On the asset side, we examine institutional investors who have increasingly focused on illiquid assets as a mechanism to boost returns in the never-ending search for alpha.

Unlike public markets such as the equities exchanges, the dissemination of information in the illiquid financial assets markets can be inherently uneven, resulting in some investors possessing information that others do not; as a result, certain investors gain an edge that they believe will lead them to the nirvana of premium returns.  In addition, their pricing almost always incorporates a liquidity discount, which, along with the information asymmetry, creates the alpha that makes investment in these assets worthwhile.  

For example, over the past few years, investors have piled billions of dollars into high-yield bonds and leveraged loans in a search for yield during a period of historically low interest rates and relatively stable credit quality. But what happens when investors need to sell illiquid financial assets? What prices do the assets fetch on the open market? What is the genuine ‘open market’ for illiquid financial assets?

On the liability side are the limited partners or retail investors, who are essentially making a conscious decision every day to “roll” their investment back into a fund; if investors become uncomfortable with performance and the value of fund assets, they may decide to stop rolling their investment.

Unfortunately they are most likely to do this at the most inopportune time: when market conditions have caused the value of a fund’s assets to decline steeply, forcing a fund manager to resort to fire-sale prices to raise cash. The investment theses for these assets may still be intact over the longer term, but that is irrelevant when investors are demanding cash today. We have seen this dynamic playing out in the junk bond sector with $7.1 billion of capital outflows from high-yield funds in 2015, and a handful of funds electing to suspend redemptions for this very reason.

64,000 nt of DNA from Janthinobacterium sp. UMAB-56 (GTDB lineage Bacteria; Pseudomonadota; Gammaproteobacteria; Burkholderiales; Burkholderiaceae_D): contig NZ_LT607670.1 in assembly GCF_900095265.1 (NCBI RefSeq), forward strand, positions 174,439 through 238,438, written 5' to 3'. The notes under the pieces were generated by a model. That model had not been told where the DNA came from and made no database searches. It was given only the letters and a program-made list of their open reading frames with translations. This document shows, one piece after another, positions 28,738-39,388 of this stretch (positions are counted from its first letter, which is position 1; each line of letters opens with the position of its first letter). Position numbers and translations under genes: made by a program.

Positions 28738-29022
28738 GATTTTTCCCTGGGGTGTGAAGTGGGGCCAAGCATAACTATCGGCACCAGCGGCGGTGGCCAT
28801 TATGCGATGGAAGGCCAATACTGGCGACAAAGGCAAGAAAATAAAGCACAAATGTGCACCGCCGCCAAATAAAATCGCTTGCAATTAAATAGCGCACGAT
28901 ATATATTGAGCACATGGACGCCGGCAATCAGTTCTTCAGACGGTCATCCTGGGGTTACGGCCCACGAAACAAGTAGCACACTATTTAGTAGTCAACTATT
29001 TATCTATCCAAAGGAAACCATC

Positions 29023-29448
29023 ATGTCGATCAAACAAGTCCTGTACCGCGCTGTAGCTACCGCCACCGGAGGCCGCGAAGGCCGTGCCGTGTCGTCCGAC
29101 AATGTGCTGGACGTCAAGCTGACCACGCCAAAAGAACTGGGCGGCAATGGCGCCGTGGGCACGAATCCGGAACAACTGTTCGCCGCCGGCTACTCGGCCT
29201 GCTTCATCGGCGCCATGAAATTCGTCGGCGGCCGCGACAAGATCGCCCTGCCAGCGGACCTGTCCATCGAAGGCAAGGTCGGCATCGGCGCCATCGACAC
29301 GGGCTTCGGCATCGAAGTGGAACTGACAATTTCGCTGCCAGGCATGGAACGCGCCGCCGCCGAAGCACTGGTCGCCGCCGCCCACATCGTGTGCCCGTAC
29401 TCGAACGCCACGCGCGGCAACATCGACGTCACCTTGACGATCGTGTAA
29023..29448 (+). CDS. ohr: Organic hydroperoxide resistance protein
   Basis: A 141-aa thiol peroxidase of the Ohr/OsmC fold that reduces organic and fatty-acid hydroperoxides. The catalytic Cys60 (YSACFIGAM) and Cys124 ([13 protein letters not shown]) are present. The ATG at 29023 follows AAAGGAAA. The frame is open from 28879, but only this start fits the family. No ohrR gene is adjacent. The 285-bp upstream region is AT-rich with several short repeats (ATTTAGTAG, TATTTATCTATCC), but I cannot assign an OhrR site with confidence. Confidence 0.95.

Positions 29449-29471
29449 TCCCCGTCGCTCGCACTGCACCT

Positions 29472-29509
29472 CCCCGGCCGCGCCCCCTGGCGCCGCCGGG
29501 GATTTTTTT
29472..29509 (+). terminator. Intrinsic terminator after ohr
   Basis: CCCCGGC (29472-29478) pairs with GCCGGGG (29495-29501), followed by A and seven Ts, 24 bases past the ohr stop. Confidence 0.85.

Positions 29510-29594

And therein lies the rub: illiquid assets have grown immensely as an asset class, and with good reason, but the process of selling them is neither easy nor straightforward. What many market participants don’t fully appreciate is that the seller’s actions, not simply market conditions, can be highly determinative of the amount of proceeds that can be realized, and whether these proceeds will match or vary from the seller’s book value.  Engaging an advisor in these types of scenarios – either as a precautionary measure or in reaction to a catalyst – can be extremely beneficial to all parties as the right advisor will have many tools at its disposal, ranging from fund-level options like fund recapitalization, fund tender offers, or fund M&A to asset-level options involving segmented portfolio sales. 

Jeff Hammer and Paul Sanabria are co-heads of Illiquid Financial Assets for Houlihan Lokey. Statements and opinions expressed herein are solely those of the author(s) and may not coincide with those of Houlihan Lokey.